A significant portion of the American healthcare industry accepts patients with Medicare or Medicaid. When doctors or health facilities take on these patients, they understand that the federal government will be paying a portion of or all the costs associated with the treatment. Because of this, the federal government has a profound interest in combating corruption and waste.
One example of a way in which Congress has acted to prevent these abuses is the passage of the Stark law. This law prohibits doctors and other medical professionals from referring patients under Medicare or Medicaid to other providers with whom they have a financial relationship. The goal of this law and other related anti-kickback statutes is to prevent unnecessary treatment and the taking advantage of federal healthcare programs.
Similarly, the Anti-Kickback Statute (AKS) criminalizes the payments of remuneration to parties who refer patients to a business while payment would come about from the federal healthcare system. A Columbia lawyer could help you to better understand these laws and how they impact the healthcare profession.
Most senior citizens and people with permanent disabilities received subsidized healthcare through the Medicare or Medicaid programs. As such, the federal government often pays a significant portion of their healthcare costs. Medical providers who treat these patients then submit claims for payment to the government.
Sadly, instances of misappropriation and improper referrals cause a significant degree of waste in these programs. In response, Congress passed the Stark Act, codified in 42 United States Code § 1395nn. This statute prohibits physicians from making referrals for services payable by Medicare or Medicaid to another provider with which they have a financial relationship. This prohibition also extends to immediate relatives of the physician who may have a financial stake.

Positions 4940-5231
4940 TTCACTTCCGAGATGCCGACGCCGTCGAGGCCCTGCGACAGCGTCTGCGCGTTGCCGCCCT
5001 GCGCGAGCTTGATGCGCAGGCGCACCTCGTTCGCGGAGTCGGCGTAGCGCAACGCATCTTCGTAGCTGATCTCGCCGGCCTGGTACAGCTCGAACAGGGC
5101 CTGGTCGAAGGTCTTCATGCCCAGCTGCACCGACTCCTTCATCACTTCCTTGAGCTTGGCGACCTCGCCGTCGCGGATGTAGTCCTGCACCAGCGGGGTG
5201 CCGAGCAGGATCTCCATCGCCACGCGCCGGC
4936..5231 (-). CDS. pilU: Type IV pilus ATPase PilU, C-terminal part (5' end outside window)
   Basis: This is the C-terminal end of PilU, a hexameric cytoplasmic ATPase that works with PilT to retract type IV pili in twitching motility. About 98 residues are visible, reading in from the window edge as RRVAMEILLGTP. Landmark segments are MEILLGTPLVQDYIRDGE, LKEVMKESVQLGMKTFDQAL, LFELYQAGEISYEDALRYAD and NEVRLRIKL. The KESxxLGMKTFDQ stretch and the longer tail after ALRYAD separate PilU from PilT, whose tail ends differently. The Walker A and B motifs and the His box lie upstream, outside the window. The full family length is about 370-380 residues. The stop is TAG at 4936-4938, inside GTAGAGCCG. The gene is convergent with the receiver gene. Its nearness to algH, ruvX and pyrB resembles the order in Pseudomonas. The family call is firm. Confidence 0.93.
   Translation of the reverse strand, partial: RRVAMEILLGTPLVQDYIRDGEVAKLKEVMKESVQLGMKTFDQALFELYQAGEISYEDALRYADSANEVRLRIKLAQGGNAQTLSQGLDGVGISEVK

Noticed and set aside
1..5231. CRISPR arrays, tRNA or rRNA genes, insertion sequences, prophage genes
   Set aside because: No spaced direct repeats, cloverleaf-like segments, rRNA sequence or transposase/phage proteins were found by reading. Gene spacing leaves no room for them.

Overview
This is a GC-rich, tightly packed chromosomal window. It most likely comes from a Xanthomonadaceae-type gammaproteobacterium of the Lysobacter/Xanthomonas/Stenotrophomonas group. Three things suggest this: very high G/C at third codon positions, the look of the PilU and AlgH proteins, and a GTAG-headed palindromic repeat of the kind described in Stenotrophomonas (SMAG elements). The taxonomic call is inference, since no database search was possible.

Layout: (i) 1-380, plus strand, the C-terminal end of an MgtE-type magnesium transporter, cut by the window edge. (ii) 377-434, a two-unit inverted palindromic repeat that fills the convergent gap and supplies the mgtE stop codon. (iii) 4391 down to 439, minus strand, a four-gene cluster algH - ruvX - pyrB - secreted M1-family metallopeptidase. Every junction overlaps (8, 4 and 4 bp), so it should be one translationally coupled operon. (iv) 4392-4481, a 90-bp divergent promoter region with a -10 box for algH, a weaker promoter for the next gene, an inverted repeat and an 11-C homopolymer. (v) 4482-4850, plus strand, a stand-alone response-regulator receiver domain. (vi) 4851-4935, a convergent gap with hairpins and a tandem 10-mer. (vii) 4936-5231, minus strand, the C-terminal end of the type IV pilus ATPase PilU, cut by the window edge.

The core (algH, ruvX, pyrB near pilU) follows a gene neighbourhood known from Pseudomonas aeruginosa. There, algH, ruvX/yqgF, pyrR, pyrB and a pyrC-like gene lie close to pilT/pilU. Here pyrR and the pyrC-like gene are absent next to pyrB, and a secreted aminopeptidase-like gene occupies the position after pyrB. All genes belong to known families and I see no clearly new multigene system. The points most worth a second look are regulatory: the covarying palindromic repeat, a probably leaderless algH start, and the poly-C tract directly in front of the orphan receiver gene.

Physicians who violate this law can face harsh financial penalties as well as exclusion from making future Medicare or Medicaid claims for payment. An attorney in Columbia could provide more information about the Stark law and its impact on healthcare billing and referrals.
A law similar to the Stark law that aims to limit corruption in the healthcare industry is the Anti-Kickback Statute, 42 U.S.C. § 1320a-7b(b). Unlike the Stark law, where a violation can result in administrative penalties, the Anti-Kickback Statute provides for criminal penalties. This means that a doctor or other healthcare provider who violates this law is guilty of a felony that can justify a prison term of up to ten years, a fine of up to $100,000, or both.
This statute prohibits the improper referrals of patients who receive medical care through Medicare or Medicaid. In short, it is illegal for any healthcare provider to offer remuneration or payment to another party in exchange for a patient referral when that patient is a member of a federal healthcare program. Just as doctors may face penalties for violating this law, so too may the entities providing the referrals. A Columbia attorney could help parties to better understand the Anti-Kickback Statute and how it regulates the healthcare industry.
Medicare, Medicaid, and other federal healthcare programs provide funds to a substantial proportion of healthcare providers in the Columbia area. However, medical providers must follow strict rules when taking on these patients. This is especially important when receiving referrals or sending out patients to specialists.
The Stark law prohibits sending out patients to other providers when the referring doctor has a financial stake in the other entity. This even extends to members of the doctor’s family. Similarly, the Anti-Kickback Statute does not allow for payments to any party for referrals toward patients on federal healthcare plans. This is a criminal act where a conviction can have severe consequences. Reach out to a Columbia lawyer today to discover more about the referral laws that regulate the healthcare industry at the federal level.